What are House Curves?
The idea behind house curves are to equalise a sound system in a way that allows the user to either “perceive” a flat response or to tune the response to the preference of the individual.
People create house curves for both Audyssey and Dirac Live systems by editing the target curve. I haven’t seen many people mess with house curves on Yamaha systems but it is also possible to do so by using a manual EQ slot and editing the PEQs.
There are many different house curves people play with: B&K, Harmon, Toole.
They all have one thing in common: they introduce a tilt in the frequency response so that bass notes play louder in volume than high-frequency tones introducing a 2, 4, 6, 8 etc dB increase in base output as compared to mid and high-frequency output.
What is a House Curve Trying to Do?
Well, our ears’ sensitivity is more sensitive to mid-range frequencies than to low frequencies. So for us to be able to hear low frequencies as loud as the midrange, they need to be played at a relatively higher volume.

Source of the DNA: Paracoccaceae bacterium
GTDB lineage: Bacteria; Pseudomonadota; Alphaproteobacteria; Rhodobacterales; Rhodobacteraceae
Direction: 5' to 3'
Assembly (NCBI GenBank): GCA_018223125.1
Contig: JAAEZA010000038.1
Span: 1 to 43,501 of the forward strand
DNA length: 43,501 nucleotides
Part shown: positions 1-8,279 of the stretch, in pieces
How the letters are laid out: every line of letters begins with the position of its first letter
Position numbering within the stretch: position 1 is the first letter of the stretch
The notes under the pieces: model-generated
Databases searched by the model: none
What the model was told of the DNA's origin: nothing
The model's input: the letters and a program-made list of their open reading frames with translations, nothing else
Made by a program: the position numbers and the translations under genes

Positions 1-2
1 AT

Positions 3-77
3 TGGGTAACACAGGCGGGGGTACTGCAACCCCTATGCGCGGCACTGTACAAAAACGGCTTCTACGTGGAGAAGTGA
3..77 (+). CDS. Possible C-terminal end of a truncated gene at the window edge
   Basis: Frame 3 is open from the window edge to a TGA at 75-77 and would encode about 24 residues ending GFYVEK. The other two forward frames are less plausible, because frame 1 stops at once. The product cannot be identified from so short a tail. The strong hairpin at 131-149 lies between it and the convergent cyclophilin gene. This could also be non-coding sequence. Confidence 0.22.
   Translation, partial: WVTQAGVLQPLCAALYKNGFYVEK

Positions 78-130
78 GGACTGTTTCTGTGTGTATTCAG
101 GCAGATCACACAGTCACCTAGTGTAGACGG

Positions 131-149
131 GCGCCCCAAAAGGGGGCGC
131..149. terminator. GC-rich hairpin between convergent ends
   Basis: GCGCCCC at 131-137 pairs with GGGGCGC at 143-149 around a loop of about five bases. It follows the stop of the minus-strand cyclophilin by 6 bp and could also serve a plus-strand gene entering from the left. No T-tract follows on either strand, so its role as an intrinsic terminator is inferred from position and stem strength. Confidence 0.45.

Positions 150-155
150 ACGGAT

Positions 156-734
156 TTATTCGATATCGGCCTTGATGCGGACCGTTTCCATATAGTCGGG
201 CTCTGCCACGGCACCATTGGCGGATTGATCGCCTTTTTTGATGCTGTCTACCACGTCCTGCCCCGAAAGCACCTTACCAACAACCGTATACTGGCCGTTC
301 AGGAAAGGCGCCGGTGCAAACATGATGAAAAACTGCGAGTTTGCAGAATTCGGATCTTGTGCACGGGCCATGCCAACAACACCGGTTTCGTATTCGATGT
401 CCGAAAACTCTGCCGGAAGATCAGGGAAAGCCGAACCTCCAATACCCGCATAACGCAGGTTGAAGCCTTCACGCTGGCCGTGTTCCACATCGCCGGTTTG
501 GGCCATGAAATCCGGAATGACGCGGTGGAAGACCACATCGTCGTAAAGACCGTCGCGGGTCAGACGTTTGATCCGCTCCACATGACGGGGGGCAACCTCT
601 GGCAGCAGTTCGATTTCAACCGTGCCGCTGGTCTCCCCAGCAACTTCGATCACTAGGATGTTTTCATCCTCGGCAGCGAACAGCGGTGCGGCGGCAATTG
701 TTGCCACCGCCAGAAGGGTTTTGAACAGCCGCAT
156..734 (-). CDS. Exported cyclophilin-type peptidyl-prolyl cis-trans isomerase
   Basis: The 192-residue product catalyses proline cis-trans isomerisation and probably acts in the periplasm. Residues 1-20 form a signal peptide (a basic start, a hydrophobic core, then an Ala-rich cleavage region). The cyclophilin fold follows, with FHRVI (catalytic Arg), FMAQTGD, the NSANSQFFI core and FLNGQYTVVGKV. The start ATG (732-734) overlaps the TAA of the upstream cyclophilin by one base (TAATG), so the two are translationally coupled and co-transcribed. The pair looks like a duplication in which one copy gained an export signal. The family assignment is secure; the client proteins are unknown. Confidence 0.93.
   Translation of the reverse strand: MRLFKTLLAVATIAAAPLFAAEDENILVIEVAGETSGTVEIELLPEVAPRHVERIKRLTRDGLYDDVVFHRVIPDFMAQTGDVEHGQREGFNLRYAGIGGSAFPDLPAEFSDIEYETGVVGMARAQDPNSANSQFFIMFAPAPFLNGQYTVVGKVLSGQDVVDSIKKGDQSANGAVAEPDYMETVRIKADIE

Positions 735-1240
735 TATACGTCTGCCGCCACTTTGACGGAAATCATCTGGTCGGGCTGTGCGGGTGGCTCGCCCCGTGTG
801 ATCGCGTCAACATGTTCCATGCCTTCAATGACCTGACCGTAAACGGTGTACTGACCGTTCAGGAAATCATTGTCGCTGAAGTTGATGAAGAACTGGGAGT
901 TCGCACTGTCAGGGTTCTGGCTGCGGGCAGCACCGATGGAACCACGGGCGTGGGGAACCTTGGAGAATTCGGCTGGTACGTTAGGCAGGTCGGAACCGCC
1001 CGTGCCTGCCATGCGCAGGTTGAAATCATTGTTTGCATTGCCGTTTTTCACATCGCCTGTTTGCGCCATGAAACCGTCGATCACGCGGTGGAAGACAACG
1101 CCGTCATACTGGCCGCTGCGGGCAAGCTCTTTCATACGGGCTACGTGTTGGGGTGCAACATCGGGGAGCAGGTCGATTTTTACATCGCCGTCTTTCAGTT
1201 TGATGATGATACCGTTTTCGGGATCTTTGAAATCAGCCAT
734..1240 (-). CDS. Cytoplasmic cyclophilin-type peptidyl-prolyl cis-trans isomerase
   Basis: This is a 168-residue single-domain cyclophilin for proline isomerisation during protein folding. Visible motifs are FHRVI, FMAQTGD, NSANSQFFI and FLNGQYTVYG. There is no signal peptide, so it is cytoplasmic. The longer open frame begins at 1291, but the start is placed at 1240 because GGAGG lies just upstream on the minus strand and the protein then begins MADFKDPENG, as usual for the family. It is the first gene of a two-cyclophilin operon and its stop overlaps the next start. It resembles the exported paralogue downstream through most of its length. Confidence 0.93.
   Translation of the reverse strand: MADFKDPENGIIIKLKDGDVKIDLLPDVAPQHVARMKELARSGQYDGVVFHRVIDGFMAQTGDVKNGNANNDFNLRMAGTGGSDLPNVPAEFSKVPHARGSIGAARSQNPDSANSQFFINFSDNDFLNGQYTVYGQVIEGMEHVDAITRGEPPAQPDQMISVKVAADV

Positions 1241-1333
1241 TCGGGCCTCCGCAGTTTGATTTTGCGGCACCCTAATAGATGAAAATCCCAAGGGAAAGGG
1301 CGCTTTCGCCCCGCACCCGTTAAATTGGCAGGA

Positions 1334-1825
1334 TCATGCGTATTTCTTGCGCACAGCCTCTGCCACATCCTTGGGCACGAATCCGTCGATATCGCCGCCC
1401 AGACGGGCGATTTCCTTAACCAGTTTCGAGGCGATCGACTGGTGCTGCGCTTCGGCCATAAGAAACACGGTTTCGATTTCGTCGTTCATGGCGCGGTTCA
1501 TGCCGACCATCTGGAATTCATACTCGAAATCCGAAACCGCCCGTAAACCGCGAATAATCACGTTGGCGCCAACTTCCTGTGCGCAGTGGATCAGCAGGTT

What are the Issues Then?
There are quite a few. I will list them first then we can have a look at them one by one.
- House curves ignore Equal-Loudness principles set out in ISO226:2003 including the fact that our ears are less sensitive to both the low AND high-end as compared to the mid-range
- House curves ignore the fact that to be able to set up the correct curve, you need to understand the playback volume as our perception is volume-dependent!
- House curves ignore the fact that to be able to set up the correct curve, you need to understand the original mastering volume which is content-dependent!
Issue 1: Equal-Loudness Contours (ISO226:2003)
I discussed equal-loudness contours before and in detail here. However, in summary, human hearing is not as sensitive in the higher and lower frequency ranges as it is in the mid-range. The very latest research we have available for how loudness is perceived is the international standard called ISO226:2003.